Summer in Northern Michigan Highlights Causes of Republican Victory: By JOANNE KOWALSKI

Friday November 19, 2004

“According to exit polls, Bush supporters tend to be culturally and religiously conservative married rural voters, a large majority with an annual salary of over $150,000.” 

—Rebecca Paris, “Divided We Stand”, Berkeley Daily Planet, Nov. 5-8. 


Last summer, I spent three months with family in rural Northern Michigan (a red zone in a blue state) where almost everybody owns a gun, drives a pick-up and is a member of a faith based community. Except for some tourists, I met only three people who made over $150,000 a year—a real estate broker who sold properties to Wal-Mart, a retired developer from the city who built a mansion in the woods and a drug dealer. Not even the president of the local university makes over $150,000 a year. 

Almost all of rural America voted Republican and the vast majority of rural counties have average income well below $60,000 a year. According to the 2004 Census, the Average Household Income in my brothers’ county was less than $50,000. In comparison, in Detroit’s Wayne County, the annual income was $58,000. Alameda County is $81,000. 

If the polls were correct, it was not the working class guys in pick-up trucks or the members of faith based communities who reelected Bush. They don’t have the money. Nor was it the single mother living in a trailer on her folks’ land, the retired worker in a double wide out in the woods or the small farmers, teachers, loggers or local merchants. Most make well under $50,000 a year. 

Many rural poor did not vote. In my brothers’ township there are over 2,000 potential voters. Of these, less than half are registered and only 528 voted—almost 50 percent more than in previous elections. 

Only 11 percent are registered Democrats. The area has a virtual one-party system that has been dominated for generations by a few influential families. All elected offices are partisan and usually Republicans run unopposed. The media is tightly controlled. The war in Iraq is barely mentioned. Homeland Security, Palestine and the Patriot Act simply do not exist. When Fahrenheit 9/11 came out, it never made the news. And for most, the Internet has yet to arrive. 

Democrats have ceded control of the area to the Republicans. There is almost no Democratic presence there. No one from the state party, Kerry’s campaign, the DNC or MoveOn was visible during the campaign. Nor is there ever any support from the state apparatus for those few candidates who do run locally as Democrats. As a result, the perception that Democrats are the party of city folds, think-they-know-it-all intellectuals, minorities and gays goes largely unopposed. 

Despite this bias, only 47 percent are registered Republicans. The remaining 42 percent are Independents or third-party folk. These Independents didn’t flock to the polls to vote for Bush. In my brothers’ township, Bush got only 54 percent of the vote. Kerry pulled 40 percent, much better than Gore while 6 percent voted for third party candidates. In the poorest township in the county, the Democrats won. 

People talk to each other freely in Northern Michigan. Conversations spring up spontaneously in restaurants, bars and stores. While people certainly had strong opinions on abortion and gun control, these issues were, for most, of peripheral concern. The big issues were the economy and the war.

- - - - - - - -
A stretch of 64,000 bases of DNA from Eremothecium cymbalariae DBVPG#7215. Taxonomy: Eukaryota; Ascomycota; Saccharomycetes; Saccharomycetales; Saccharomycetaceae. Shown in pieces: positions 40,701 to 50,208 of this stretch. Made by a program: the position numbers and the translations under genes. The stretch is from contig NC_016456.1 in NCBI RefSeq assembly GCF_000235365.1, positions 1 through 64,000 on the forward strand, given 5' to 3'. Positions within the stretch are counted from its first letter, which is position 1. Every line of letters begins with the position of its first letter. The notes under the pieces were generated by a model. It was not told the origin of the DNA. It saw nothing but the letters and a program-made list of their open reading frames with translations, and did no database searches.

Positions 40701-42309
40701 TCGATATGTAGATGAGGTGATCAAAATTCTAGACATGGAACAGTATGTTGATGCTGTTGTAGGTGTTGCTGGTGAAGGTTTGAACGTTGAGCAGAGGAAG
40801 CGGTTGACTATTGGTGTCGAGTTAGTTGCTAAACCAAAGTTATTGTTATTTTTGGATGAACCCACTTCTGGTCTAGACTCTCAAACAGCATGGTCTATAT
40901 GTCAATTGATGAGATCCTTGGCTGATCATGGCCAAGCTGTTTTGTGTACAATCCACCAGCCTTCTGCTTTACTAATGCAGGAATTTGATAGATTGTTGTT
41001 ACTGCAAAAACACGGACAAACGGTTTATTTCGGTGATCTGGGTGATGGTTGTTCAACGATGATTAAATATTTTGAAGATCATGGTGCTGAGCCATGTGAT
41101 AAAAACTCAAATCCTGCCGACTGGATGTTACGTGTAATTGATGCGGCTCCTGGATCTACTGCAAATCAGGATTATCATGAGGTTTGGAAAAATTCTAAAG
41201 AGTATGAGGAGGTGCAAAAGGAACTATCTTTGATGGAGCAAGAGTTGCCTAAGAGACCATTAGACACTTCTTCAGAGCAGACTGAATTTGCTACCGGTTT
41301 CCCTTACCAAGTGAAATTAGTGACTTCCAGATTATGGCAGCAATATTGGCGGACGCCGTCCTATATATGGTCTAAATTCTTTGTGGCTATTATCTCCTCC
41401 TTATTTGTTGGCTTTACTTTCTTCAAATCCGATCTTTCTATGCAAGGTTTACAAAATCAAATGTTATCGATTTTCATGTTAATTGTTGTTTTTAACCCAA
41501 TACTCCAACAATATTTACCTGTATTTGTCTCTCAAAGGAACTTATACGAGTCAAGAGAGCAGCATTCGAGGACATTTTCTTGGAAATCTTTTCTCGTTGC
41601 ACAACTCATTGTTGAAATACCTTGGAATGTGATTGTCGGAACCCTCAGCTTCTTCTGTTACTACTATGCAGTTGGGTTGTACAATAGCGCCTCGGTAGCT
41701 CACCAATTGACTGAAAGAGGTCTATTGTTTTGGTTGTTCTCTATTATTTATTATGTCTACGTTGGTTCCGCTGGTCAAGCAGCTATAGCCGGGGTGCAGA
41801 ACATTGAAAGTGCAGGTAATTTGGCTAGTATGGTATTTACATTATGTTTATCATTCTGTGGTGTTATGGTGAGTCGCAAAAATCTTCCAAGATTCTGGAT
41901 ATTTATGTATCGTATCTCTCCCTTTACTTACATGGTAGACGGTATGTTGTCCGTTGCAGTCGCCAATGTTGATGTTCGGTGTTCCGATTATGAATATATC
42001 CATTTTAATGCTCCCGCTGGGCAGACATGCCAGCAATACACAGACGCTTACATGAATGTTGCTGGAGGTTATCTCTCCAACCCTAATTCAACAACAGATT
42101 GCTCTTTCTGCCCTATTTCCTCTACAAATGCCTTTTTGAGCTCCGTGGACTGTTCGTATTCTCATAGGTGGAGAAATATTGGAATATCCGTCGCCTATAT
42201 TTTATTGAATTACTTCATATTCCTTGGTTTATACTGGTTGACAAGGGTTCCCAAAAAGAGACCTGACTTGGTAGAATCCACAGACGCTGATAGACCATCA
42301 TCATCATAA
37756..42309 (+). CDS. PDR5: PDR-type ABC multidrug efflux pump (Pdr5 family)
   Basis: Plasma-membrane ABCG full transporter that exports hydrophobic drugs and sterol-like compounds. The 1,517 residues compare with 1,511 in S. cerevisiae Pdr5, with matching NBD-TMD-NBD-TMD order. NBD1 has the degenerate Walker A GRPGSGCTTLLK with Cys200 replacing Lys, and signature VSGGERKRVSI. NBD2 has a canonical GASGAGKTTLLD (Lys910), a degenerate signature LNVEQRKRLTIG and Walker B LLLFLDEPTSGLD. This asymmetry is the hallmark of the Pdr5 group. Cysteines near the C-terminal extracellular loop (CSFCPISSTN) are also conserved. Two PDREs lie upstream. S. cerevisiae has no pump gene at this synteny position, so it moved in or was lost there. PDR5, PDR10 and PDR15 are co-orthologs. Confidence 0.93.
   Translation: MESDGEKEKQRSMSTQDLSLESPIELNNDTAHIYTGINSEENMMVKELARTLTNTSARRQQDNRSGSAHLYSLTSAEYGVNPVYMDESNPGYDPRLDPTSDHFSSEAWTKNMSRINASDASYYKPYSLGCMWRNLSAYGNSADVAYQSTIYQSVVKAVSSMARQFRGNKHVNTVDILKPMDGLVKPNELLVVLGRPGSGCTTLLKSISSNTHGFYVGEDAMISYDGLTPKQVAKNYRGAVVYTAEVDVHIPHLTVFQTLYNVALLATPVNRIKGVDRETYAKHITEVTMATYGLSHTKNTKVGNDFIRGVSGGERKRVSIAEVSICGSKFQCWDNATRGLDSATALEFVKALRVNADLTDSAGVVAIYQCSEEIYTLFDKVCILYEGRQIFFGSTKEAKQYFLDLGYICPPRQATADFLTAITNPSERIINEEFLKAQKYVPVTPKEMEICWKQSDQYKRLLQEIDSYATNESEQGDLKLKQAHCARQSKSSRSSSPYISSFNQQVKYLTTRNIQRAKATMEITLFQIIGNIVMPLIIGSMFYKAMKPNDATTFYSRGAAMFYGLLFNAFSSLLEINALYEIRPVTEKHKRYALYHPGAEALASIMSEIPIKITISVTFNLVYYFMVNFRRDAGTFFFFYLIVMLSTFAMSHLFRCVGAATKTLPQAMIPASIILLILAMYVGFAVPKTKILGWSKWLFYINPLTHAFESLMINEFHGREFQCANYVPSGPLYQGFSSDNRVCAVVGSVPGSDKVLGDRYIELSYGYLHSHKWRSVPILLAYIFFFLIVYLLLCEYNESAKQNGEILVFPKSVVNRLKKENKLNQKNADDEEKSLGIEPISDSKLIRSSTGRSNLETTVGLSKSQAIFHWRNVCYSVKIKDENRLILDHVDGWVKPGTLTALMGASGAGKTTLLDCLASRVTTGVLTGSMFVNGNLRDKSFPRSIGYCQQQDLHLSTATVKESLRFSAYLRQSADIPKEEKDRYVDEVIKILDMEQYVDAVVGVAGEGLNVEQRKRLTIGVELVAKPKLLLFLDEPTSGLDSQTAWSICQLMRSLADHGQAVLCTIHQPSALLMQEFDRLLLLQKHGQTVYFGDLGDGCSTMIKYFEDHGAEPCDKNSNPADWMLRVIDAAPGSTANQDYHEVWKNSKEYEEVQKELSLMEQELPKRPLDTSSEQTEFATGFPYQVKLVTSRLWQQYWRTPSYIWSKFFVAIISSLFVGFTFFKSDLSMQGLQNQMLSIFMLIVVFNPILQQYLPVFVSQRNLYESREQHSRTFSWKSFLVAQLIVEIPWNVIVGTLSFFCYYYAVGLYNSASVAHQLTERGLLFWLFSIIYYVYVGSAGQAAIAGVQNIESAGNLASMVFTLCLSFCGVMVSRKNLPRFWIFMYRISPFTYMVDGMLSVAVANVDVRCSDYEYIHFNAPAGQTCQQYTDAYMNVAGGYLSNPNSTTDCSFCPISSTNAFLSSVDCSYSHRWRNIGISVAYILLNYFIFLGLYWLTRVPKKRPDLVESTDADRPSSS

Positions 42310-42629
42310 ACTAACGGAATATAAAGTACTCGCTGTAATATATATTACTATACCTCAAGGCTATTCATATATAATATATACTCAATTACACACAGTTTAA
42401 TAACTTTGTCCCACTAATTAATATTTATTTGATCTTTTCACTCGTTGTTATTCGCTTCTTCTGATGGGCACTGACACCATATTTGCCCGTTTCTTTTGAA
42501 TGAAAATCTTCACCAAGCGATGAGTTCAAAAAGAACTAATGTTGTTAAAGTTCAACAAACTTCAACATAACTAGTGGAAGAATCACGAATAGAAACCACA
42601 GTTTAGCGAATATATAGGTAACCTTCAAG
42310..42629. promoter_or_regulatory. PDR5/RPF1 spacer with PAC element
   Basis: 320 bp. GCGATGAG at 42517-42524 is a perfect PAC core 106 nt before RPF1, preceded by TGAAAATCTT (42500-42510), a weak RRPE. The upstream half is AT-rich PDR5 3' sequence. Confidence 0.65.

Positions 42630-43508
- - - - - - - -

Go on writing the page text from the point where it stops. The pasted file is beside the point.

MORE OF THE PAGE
Despite the constant propaganda, the war in Iraq is not popular. I only heard one person, a retired Special Forces officer, wholeheartedly support it. While some tried to justify it, most were opposed and much of this opposition ran deep as it is their kin being called to fight. Even veterans spoke of our present military with scorn. 

The most pervasive issues were economic. The center of the towns in virtually every part of this country are dying. Good buildings, houses, factories and stores, stand empty. Strip malls are in disrepair. Full time, permanent jobs are hard to find. Since NAFTA, local factories have either closed or been forced to move. Big boxes have destroyed local businesses. The multinationals that have moved in, often over local opposition, are either dangerous or destructive to the environment - chemical plants, strip mining, toxic waste dumps and factory farms. Wages are low, benefits negligible, job security non-existent. Many men take temporary jobs hundreds of miles away. One WWII vet and “loyal American” told me the new corporations were destroying the community with their greed. 

Even with the media blackout, because of the war, the escalating debt and his ties to greedy corporations (Enron, Halliburton, the S&Ls) Bush is not well liked. Even die hard Republicans said they would have to hold their nose to vote. 

Unfortunately, Kerry did not present an attractive alternative. From the backwoods, it looks like the Democrats care more about the right of gays to marry or gun control than they do about the rural economy or the war. Even when Kerry said something meaningful, he was not trusted, partly because of his rich-boy demeanor, but also because he had no record of taking principled stands on the economy or the war. Then, too, there were those who felt betrayed when Clinton signed NAFTA. Others consider Reno’s massacre at Waco an attack upon the religious right. Because of this, distrust of Democrats runs deep. 

What got the most enthusiasm was a television interview with Ralph Nader. While no one thought he could win, they saw him as talking about something real and liked what he had to say. 

Two people ran for local office as Democrats. One lost by 20 votes. The other tied. No local Democrat has ever come that close before. They have asked for a recount. 


Joanne Kowalski is a longtime Berkeley resident. She is currently working on an economic development project with her brothers in Northern Michigan.?